About a month ago we hosted Shane Claiborne along with other ministries in our church. It was an amazing night, and Shane was an amazing humble person. He was not only the epitome of a gracious and loving person, but everything you would want in a lecturer. He understood his context and was able to present his message in a way that would be receptive and heard…he wasn’t there to cause a ruckus or anger people. That’s why I find the story below both unbelievably sad, though not surprising as I stated.

Christianity Today reports that The Baptist school, Cedarville University in Ohio cancels the lecture by Shane Claiborne that they had planned after a number of vocal bloggers speak up. (HT: Mike DeVries)

This is one of my favorite lines in the article:

Carl Ruby, Cedarville’s vice president for student life, told CT that although there was “a high degree of receptivity on campus” to the Claiborne lecture, he decided to cancel the lecture to avoid risking conveying the wrong message about Cedarville’s doctrinal beliefs.

“There was a tension between my desire to use this event to challenge students to take a closer look at a very important social issue, and the need to protect Cedarville’s reputation as a conservative, Christ-centered university,” said Ruby. “There can’t be any confusion about our commitment to God’s Word and our historically conservative doctrinal position.

“Nearly all of the opposition to Claiborne’s visit came from off campus,” he said. “The reaction from both faculty and students has been along the lines of, ‘We are a university … We need to be having these kinds of conversations on campus if we are going to adequately equip the next generation of Christian leaders.’ “

What? I have a few thoughts running through my head right now.

  • “There was tension between my desire to use this event to challenge students to take a closer look at a very important social issue, and the need to protect Cedarville’s reputation as a conservative, Christ-centered university.” So protecting their reputation was more important that looking at important social issues that I would argue are part of God’s Truth.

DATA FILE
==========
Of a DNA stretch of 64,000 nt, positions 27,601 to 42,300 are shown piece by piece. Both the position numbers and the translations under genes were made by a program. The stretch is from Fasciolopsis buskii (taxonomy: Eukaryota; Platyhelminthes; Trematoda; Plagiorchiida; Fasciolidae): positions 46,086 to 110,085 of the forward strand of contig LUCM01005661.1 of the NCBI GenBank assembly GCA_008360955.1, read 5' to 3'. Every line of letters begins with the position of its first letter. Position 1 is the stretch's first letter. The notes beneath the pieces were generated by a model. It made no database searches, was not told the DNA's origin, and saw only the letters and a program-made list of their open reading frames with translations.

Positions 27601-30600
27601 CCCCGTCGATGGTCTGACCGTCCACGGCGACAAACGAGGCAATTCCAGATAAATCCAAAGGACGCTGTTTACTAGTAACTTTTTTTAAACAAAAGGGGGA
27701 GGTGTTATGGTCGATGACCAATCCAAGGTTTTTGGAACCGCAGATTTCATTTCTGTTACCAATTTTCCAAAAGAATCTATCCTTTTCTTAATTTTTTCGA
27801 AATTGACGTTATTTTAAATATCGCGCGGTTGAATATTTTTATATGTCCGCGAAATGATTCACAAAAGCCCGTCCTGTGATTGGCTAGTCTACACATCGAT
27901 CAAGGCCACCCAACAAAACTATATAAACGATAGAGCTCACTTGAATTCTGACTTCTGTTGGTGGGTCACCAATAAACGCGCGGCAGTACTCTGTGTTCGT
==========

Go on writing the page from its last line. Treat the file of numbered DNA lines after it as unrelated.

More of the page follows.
• They aren’t the only ones guilty of this…I know we all are, but it’s sad when our reputations are more important then exposing people to Truth, and I would argue that Jesus, at great risk to himself, took on important social issues of the day, rather than protecting his reputation or those that were bearers of the conservative theological tradition. If anything, he seemed to disorient and challenge those who believed that their reputations and ideas about their conservative theological doctrines were correct.
  • It’s not implicity said, but there is this idea that to have Shane would move them away from being “Christ-centered.” As if Shane isn’t Christ-centered.
  • So the opposition was from off campus, but they cancelled him anyway. That is confusing. If you really believed as a university that having Shane speak was part of “adequately equip(ping) the next generation of Christian leaders” as they state, then why would they cancel him? (I’m thinking donors with money most likely).

You can read Shane’s great response to this situation titled, “Don’t Fear Disagreement” here. But here are a couple of great excerpts:

A university must believe its students are able to “test the spirits” and work out their salvation “with fear and trembling.” We are not talking about junior high kids, but young adults who are capable of discerning truth from fiction, and who need to be trusted with and exposed to diverse perspectives.

If there is anything I’ve learned from both conservatives and liberals, it’s that we can have all the “right” answers and still be mean. And when you’re mean, it’s hard for people to listen to, much less desire, your truth.

I have been working with college students for about 10 years and I firmly believe that we have to entrust them and empower them when it comes to their faith. Way too many times schools, churches and families overprotect college students out of fear they might actually be exposed to a differing opinion. In my experience with college students, that type of protection only leads to rebellion and a faith that is not actually theirs, but rather a very fragile faith that must be continaully coddled out of fear that it might fall apart.

In closing, here is what Shane continued to say:

Unfortunately it’s difficult to communicate with folks who will not talk to you, who only talk around you, as in this case. I do not have time to hunt down every rogue Web site. There’s too much constructive work to do for the Kingdom for us to spend our energies constantly reacting to every destructive voice, especially those who do not honor Matthew’s admonition to speak directly with one another in love (Matthew 18). And there is too much brokenness in the world to spend time tearing each other apart.